I have just posted my latest SQ - Stupid Question - because I find
myself overthinking about the various options in most projects in
Joints? - which one?
Techniques - example, my question re the sequence of cutting a picture
Do you find yourself overthinking? (The more tools, the greater the
o-ptions, it seems.) In what areas? Does more experience add more
Discuss and compare and contrast. 25% of exam grade.
On Sat, 17 Jan 2004 19:01:59 -0500, Cape Cod Bob
We don't hear from you all summer, and now you want us to write thesis
papers? <G> Where ya' been, stuck in traffic on Rt. 6?
I overthink on occasion, but usually when I do, the clearly correct
answer always becomes apparent when I'm about to start using the tool.
Once I started to realize that I do this, I began to take "practice
swings" without touching the tool to the wood. Occasionally, a better
method comes to me during the practice. If it dosen't, I usually have
to best method I know ready to go.
I know _I_ understand what I just said, hopefully you folks do as
I'll solve that one for you Andy. Send me 90% of your stock so that you
won't stress over finding the perfect board; you'll just grab whatever's
left for your next project. <g>
Andy Dingley wrote:
When I'm in the shop, I'm right-brained. I think in pictures. The
finished product spins in my head like a VR computer display, only
better. The joints design themselves, and the hand tools volunteer. It
is so fun.
I tried to design and build a crosscut jig for my circ saw by thinking
it out and calculating on paper. Nasty, ugly, out-of-square, yuck.
BTW, today is my first visit to wreck woodwork. Hiya.
HA! Don't you go to your computer to expand on your PROBLEM! What do you
think we are some kind of humanoid Super Computer for you? I see through
your question this is a clear attempt at getting us spend our lives helping
you get through the question that arise in your atempt to make a push
Well, you are not going to do it to me.
suck his fellow woodworkers into his disillusionment
I find the "thinking" portion of a project is usually kinda
fun to the point where final execution sometimes feels like
I'm "just going through the motions".
Also, it has been my experience that flashes of utter
brilliance occur throughout the life of the project thus
justifying those self-imposed delays when I question the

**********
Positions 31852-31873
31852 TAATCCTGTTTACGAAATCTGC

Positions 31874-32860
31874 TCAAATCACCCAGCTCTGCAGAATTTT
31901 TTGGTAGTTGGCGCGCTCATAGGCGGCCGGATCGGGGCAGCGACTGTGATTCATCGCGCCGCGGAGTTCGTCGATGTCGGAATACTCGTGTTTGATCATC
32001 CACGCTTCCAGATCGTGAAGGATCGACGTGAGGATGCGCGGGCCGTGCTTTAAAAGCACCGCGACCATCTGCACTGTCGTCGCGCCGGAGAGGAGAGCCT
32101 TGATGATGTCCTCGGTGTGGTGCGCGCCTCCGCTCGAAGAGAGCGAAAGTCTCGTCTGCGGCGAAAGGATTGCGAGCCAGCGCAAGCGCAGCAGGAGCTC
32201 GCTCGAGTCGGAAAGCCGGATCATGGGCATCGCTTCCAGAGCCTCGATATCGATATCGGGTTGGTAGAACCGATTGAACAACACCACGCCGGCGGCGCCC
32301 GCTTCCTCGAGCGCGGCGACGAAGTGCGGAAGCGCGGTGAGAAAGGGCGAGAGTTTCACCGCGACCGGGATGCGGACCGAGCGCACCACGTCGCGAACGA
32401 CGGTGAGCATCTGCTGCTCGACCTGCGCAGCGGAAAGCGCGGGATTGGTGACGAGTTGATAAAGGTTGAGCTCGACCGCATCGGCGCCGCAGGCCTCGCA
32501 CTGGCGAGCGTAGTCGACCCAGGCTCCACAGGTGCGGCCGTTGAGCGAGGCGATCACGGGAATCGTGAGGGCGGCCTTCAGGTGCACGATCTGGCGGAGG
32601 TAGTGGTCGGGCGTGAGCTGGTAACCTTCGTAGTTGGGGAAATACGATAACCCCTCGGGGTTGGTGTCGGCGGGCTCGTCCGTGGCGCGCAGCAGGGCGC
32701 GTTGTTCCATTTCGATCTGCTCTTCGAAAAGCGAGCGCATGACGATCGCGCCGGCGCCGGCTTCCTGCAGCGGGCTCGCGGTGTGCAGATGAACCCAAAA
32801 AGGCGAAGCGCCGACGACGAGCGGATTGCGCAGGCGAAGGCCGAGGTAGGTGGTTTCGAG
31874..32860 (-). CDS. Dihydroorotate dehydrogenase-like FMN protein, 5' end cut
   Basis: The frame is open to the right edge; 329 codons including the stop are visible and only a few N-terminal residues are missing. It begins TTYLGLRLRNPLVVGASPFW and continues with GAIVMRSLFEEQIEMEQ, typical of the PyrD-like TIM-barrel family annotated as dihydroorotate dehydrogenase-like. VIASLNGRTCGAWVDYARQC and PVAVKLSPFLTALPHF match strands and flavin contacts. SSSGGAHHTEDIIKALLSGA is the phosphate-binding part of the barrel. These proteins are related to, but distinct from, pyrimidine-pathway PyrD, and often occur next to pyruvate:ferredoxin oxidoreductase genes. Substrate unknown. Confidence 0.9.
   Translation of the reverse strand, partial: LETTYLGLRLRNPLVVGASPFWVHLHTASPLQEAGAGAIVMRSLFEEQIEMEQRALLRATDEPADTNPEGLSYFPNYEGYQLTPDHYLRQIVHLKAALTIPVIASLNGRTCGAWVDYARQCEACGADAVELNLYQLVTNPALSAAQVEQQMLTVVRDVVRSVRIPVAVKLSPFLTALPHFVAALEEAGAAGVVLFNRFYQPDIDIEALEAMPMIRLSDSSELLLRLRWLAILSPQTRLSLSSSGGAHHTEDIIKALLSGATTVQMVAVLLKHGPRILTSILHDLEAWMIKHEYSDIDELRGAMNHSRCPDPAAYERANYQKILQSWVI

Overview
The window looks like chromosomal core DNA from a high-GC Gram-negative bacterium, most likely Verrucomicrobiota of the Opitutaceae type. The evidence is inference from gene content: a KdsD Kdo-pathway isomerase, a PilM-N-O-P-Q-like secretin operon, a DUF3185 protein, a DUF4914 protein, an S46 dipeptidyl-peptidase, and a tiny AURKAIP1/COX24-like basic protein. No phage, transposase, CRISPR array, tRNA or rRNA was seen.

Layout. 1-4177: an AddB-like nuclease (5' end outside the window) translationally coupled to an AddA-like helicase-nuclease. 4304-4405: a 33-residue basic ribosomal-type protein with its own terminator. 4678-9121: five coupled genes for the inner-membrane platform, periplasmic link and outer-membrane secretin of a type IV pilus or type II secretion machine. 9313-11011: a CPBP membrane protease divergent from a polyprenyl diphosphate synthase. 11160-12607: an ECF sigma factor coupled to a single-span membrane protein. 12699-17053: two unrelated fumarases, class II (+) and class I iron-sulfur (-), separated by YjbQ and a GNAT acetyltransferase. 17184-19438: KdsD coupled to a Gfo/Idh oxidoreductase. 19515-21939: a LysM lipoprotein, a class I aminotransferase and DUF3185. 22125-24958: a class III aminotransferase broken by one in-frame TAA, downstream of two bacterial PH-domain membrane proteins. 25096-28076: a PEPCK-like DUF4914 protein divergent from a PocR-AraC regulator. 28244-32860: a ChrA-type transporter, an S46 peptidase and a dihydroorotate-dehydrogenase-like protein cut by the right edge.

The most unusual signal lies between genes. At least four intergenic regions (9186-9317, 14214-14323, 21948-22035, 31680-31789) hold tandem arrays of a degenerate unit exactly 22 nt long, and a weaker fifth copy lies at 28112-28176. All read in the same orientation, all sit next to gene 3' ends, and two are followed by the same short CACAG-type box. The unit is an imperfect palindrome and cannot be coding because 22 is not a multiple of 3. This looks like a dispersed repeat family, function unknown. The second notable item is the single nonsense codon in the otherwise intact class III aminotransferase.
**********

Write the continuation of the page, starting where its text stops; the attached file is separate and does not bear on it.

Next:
next move/ponder a design element/re-figure how I'm "gonna
do this part". Some short sighted people call this
procrastination. I know better now.
It's all in how you look (and re-look) at things and
I agree with Andrew on this one. The more the experience the less options as
you know what's going to work. Granted all problem provide multiple
solutions and as you state more tools provide more solutions. When on a
jobsite I tend to collaborate and see what ideas the other trades have,
folks like me that have had to come up with oddball solutions to cockamamie
ideas homeowners and their new age designers come up with. There are many
great ideas here and in a couple of the other newsgroups where other people
provide unique solutions to some projects. For me the journey is much more
interesting than the destination. If I can build a jig or tool instead of
spending cash on technology to solve a problem, you bet I overthink
/over-engineer the whole thing.
Do I ever overthink?
Hmmm....let me see. All projects start with thinking, generally about what
steps to take, do I have the tools and so forth, and naturally about the
design of whatever it is I'm thinking of making. At some point I realize
that I've been thinking a long time, and no sawdust is being made, and then
I think I've been overthinking, but on the other hand, underthinking is a
great danger as well, so I usually think a bit longer even though I think
I've been overthinking. Just when I think I'm convinced I'm overthinking,
I'll - you guessed it - think of something that clearly indicates I've been
under thinking and that more thinking is required. At some point during all
this thinking, I sometimes think to myself "why all this thinking? It's a
hobby for Pete's sake, and you're not getting anything done!", then I think
"Well, yeah, but if enjoyment is the goal, and I'm enjoying myself thinking,
then just thinking's ok." Of course, I think actually getting something made
is better than just thinking, but sometimes I get something done and think
to myself "Ya know, I really should have thought about this more before I
started..." But, if you think about it, thinking _is_ doing - to think is a
verb after all, so if thinking is doing, then it doesn't really matter if
you are thinking or doing - they're both the same thing! I wish I'd thought
of that before I bought all these tools! 8-)
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